Is the Nikon D810A suitable only for astrophotography?

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March 16, 2015 at 10:30 am  •  Posted in Q&A, Tips & Techniques by  •  0 Comments

I am considering the 36-megapixel Nikon D810A, which was optimized for astrophotography. That sounds great since I do want to photograph stars, in addition to people, nature and landscapes. Nikon’s website says that the D810A is not recommended for general photography because the images will have a reddish tint. But surely that would be easy to correct if I used it in the Raw (NEF) capture mode for all of my photography. Am I wrong about this?
—Tyler J.

I should briefly summarize how Nikon’s D810A primarily differs from the D810 before addressing your question, Tyler. This new model is identical in many aspects, but its IR cut filter was modified so it’s four times more sensitive to the H-alpha spectral line (a wavelength of approximately 656 nm). That allows for capturing the reddish colours of nebulae and constellations that emit the hydrogen-alpha wavelength. Check out some of the effects that can be obtained with the D810A in this video: Nikon D810A: The World of Astrophotography. There’s no need for the special modifications by third party companies required on a conventional DSLR that will be used strictly for astrophotography. (Such conversion voids the camera’s warranty and may produce other problems.)

All of the press materials and the specifics targeting consumers worldwide have always discussed the D810A as a niche product for astrophotography. Photo Courtesy of Nikon Canada.

All of the press materials and the specifics targeting consumers worldwide have always discussed the D810A as a niche product for astrophotography. Photo Courtesy of Nikon Canada.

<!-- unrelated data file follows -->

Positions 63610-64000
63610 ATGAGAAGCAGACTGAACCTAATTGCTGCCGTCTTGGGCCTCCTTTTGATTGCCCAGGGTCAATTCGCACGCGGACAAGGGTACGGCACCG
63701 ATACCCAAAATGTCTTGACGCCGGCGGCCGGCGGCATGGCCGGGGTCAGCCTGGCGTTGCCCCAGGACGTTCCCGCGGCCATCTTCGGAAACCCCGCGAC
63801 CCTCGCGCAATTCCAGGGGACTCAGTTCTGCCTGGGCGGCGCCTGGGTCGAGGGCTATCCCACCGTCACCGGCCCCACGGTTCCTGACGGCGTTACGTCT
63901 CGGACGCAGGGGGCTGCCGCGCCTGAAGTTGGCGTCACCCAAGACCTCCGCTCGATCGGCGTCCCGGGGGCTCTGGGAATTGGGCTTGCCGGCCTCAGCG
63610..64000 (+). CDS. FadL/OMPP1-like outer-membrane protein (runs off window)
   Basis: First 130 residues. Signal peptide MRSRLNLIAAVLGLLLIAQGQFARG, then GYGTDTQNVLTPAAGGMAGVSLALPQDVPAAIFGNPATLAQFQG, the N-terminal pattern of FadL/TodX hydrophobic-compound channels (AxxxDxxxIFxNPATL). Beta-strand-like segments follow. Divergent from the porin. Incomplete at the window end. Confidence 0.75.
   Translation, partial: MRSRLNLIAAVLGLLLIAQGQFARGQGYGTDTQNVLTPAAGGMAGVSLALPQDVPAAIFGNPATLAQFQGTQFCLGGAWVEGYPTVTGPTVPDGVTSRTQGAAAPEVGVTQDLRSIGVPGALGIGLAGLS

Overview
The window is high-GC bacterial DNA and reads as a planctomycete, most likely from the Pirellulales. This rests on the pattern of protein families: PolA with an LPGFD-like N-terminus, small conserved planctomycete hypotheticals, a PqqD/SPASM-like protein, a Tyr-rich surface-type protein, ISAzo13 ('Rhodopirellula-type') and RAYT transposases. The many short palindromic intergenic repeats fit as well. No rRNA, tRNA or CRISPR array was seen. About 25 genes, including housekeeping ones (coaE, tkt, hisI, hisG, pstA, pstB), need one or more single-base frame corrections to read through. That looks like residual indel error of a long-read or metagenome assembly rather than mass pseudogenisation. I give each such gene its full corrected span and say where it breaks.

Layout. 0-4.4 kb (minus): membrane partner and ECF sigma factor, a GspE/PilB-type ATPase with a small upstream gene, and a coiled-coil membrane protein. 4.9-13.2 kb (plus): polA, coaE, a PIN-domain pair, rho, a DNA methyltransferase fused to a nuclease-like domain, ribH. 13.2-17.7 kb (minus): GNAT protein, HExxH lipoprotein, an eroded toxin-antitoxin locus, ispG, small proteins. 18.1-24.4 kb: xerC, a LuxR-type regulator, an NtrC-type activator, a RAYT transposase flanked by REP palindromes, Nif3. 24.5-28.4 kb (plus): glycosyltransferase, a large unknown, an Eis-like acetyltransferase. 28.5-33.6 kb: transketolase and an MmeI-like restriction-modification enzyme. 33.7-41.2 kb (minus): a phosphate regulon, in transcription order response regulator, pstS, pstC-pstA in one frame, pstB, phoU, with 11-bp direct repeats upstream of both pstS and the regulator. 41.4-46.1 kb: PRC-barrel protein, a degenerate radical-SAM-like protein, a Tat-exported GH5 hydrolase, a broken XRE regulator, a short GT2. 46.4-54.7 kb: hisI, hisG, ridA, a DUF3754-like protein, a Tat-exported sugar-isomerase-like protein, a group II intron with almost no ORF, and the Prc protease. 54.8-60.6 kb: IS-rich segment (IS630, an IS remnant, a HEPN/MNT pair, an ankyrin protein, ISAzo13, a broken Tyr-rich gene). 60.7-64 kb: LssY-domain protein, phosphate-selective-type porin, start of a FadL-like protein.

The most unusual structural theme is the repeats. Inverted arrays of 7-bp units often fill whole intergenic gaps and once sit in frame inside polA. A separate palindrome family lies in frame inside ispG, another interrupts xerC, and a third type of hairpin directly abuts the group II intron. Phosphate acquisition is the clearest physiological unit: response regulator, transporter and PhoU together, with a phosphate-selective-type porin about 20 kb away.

In any event, your theory certainly sounds reasonable, Tyler, since a colour cast in a Raw photo can be easily removed with Raw converter software such as Nikon NX-D, as you know. Of course, the Nikon engineers are equally well aware of that, and yet, the company specifically bills the camera as “exclusively for astrophotography.” To get an educated answer, I posed your question to Nikon Canada. Their tech expert commented as follows: While certain environments may induce a colour cast over the entire photo, as in an environment illuminated by fluorescent tubes, the increased reddish colour cast may affect only a small portion of a conventional photo [made with the D810A]. For example, the red tinge might only appear on a purple flower or on black clothing with a high reflectance. If it appears on a small portion of the photo, editing the Raw file may not fully correct the problem.

As these samples indicate, the D810A (with its modified IR cut filter) can produce a much more effective image of nebulae and constellations that emit the hydrogen-alpha wavelength than a conventional DSLR. The new camera also offers several useful functions that specifically target astrophotographers. Photo Courtesy of Nikon Canada.

As these samples indicate, the D810A (with its modified IR cut filter) can produce a much more effective image of nebulae and constellations that emit the hydrogen-alpha wavelength than a conventional DSLR. The new camera also offers several useful functions that specifically target astrophotographers. Photo Courtesy of Nikon Canada.

You’ll need to decide which is a priority: a camera for astrophotography or for general-purpose photography. Should you decide that your greatest need is for a DSLR to be used to document nebulae and constellations, then sure, the D810A makes sense. In addition to the modified IR cut filter, this new model provides other benefits for astrophotography. These include longer battery life, shutter speeds up to 900 seconds in M mode and Virtual Exposure (at 30 sec. or longer) to provide a brighter Live View on the LCD for more effective focusing and composition.

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